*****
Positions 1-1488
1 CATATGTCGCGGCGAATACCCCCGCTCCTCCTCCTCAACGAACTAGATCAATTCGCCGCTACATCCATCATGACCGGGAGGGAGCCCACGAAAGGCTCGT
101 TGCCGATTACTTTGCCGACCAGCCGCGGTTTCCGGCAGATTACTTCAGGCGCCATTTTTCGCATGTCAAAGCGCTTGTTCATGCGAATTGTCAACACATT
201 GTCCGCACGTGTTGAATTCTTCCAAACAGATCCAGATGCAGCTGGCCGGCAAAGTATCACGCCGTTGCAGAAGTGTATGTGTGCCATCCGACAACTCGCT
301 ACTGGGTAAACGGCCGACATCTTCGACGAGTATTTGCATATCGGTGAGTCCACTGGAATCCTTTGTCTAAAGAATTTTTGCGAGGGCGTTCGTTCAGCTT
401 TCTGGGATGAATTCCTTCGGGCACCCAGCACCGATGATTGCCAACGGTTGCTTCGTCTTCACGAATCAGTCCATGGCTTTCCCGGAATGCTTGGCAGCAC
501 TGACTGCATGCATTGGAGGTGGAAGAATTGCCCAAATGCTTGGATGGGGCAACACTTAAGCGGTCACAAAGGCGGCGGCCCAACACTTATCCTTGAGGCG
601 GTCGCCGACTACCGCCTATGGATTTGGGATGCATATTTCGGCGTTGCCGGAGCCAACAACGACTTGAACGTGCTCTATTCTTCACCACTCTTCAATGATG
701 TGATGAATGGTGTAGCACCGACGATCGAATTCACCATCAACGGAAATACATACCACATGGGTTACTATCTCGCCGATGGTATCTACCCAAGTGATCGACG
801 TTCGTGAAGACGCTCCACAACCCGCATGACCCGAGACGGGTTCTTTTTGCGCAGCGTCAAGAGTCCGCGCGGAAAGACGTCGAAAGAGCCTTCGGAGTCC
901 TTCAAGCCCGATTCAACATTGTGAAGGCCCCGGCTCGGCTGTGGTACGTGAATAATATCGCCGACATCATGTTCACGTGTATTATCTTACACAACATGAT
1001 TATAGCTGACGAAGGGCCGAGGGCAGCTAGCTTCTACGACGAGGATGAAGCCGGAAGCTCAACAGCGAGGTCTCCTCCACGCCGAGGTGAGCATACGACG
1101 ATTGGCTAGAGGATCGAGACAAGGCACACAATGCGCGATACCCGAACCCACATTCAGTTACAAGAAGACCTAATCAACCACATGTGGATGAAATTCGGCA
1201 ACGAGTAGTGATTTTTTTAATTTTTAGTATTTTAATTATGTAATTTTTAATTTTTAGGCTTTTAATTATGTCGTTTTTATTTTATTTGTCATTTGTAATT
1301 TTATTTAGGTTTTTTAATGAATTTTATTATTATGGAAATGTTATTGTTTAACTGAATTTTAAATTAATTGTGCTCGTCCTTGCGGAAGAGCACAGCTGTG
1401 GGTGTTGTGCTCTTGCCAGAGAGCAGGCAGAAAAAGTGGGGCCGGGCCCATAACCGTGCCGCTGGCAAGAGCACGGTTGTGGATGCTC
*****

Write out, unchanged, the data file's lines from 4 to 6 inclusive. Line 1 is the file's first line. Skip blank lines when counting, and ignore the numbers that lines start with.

201 GTCCGCACGTGTTGAATTCTTCCAAACAGATCCAGATGCAGCTGGCCGGCAAAGTATCACGCCGTTGCAGAAGTGTATGTGTGCCATCCGACAACTCGCT
301 ACTGGGTAAACGGCCGACATCTTCGACGAGTATTTGCATATCGGTGAGTCCACTGGAATCCTTTGTCTAAAGAATTTTTGCGAGGGCGTTCGTTCAGCTT
401 TCTGGGATGAATTCCTTCGGGCACCCAGCACCGATGATTGCCAACGGTTGCTTCGTCTTCACGAATCAGTCCATGGCTTTCCCGGAATGCTTGGCAGCAC